3. For the first month, maybe five weeks, of his freshman year at Arizona, Nick Johnson looked like anything but a freshman. He played with a confidence and a consistency that belied his year. But, here we are in January and Johnson has but up clunkers in four of his last five games and seems to have lost all confidence in his jumper last week in Southern California, hitting just three of his 15 field goal attempts and missing all six of his three-point attempts. But Johnson remains cool and collected and expects to work through this slump and come out better for it on the other side.
  4. Johnson’s teammate, Kyle Fogg, has seen a slump or two in his day too, but now a senior, he is climbing up all manner of career lists in Tucson. When he started on Sunday against USC, it was his 101st career start, moving him into ninth place on the all-time Wildcat list, tied with Steve Kerr and Reggie Geary. If he continues to start the rest of the year, he’ll have a good chance to pass Salim Stoudamire and Channing Frye to move into fifth place, but Jason Gardner’s record of 135 career starts is completely safe.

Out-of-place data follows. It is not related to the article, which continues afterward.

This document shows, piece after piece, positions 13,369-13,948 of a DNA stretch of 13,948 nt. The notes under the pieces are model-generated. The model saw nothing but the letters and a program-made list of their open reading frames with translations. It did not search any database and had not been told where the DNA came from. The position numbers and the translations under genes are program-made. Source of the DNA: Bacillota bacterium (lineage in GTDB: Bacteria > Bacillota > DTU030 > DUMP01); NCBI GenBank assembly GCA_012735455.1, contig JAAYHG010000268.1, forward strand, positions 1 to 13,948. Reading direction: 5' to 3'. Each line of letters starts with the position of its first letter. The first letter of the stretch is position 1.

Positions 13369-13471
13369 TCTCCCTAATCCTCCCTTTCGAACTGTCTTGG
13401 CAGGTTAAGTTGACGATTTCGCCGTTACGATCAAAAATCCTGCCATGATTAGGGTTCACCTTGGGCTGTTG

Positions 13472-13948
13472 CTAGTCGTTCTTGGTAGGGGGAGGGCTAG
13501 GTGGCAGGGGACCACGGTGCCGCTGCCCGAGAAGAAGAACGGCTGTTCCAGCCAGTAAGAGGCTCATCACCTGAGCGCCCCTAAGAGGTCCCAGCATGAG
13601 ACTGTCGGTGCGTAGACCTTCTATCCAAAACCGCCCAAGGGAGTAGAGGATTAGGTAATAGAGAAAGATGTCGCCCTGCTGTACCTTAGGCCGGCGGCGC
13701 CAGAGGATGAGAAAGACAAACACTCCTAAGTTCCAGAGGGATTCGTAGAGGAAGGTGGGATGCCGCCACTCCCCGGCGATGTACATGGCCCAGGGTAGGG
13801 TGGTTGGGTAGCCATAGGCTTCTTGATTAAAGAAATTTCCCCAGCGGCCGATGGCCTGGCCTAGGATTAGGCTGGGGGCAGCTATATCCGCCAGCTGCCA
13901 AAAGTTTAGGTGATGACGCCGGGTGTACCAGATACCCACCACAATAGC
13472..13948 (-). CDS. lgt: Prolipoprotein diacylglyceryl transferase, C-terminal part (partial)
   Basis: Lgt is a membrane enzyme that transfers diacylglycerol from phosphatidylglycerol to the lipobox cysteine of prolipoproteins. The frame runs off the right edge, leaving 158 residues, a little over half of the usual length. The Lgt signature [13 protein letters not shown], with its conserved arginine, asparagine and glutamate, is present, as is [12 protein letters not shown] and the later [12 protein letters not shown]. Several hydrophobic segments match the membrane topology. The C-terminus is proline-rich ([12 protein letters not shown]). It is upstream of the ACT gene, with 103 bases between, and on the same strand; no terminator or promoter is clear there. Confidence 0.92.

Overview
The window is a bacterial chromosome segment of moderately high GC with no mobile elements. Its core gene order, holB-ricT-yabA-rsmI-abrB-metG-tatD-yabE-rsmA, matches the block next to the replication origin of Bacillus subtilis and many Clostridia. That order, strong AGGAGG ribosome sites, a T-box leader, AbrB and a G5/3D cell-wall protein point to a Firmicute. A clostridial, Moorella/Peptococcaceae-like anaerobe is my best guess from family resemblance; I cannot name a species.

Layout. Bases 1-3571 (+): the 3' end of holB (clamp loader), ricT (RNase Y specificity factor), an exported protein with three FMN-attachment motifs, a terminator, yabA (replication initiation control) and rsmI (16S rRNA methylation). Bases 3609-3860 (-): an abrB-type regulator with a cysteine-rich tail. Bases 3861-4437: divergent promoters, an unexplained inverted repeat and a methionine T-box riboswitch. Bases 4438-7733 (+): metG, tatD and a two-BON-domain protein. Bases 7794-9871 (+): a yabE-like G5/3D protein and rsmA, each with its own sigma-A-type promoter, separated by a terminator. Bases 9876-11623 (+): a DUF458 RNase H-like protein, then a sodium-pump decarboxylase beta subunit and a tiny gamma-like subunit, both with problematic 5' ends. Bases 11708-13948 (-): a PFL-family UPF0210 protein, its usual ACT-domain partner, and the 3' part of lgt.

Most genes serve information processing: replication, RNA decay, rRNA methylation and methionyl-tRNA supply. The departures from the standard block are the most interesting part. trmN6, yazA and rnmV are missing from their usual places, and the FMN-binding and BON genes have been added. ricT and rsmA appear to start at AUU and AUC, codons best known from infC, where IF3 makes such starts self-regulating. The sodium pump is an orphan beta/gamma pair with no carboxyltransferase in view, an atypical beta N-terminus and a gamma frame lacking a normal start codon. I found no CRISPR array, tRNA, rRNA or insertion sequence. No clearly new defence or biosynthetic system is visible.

5. Beginning to look ahead to the weekend, Oregon point guard Jonathan Loyd is questionable for the Ducks’ Thursday night game at Arizona State, after sustaining a bruised knee in Sunday’s loss to California. He may test his knee in practice today, but it looks like he may be a game-time decision tomorrow night. If Loyd is unable to go, Devoe Joseph and Garrett Sim will be the only two guards available to Dana Altman who have averaged more than 10 minutes per game. Freshman Brett Kingma, a three-point specialist who has struggled with his shot, would be the guard most likely to pick up the extra minutes if Loyd is out.